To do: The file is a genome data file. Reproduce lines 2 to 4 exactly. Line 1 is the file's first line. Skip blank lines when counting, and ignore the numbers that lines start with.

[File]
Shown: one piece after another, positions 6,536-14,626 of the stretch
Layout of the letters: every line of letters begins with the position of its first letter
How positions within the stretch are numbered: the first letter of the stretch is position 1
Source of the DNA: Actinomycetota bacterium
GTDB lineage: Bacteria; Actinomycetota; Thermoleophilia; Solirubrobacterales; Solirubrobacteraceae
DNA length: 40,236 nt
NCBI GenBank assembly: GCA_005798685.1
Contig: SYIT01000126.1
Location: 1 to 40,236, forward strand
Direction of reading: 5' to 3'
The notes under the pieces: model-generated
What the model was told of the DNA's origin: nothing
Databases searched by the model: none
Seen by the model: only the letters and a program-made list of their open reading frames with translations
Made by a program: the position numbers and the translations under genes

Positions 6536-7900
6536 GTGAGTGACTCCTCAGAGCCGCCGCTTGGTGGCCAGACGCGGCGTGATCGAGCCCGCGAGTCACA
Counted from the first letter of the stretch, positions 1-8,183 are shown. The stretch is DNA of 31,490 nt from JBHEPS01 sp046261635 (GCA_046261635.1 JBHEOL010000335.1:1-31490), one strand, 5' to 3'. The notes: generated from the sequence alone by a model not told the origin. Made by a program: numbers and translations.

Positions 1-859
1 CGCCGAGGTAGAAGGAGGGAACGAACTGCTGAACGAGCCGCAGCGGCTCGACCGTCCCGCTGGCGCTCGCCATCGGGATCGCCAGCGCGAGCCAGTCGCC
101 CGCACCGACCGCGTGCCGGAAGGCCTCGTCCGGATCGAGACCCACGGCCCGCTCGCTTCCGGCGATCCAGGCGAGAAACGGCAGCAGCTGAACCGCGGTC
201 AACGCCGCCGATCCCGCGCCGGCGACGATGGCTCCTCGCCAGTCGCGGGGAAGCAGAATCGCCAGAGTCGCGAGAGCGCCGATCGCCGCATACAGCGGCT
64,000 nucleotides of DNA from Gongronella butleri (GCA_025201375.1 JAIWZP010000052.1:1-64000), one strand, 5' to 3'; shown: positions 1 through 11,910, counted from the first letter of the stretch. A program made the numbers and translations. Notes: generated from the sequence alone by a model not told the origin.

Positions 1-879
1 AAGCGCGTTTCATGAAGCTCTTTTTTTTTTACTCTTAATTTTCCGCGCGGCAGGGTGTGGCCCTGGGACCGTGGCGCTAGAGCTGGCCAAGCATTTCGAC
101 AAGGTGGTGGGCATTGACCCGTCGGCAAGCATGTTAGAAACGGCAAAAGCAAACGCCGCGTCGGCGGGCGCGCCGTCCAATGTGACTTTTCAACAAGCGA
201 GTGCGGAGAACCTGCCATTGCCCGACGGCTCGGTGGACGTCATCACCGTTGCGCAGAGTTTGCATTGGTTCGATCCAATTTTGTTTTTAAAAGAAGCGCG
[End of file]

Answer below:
Layout of the letters: every line of letters begins with the position of its first letter
How positions within the stretch are numbered: the first letter of the stretch is position 1
Source of the DNA: Actinomycetota bacterium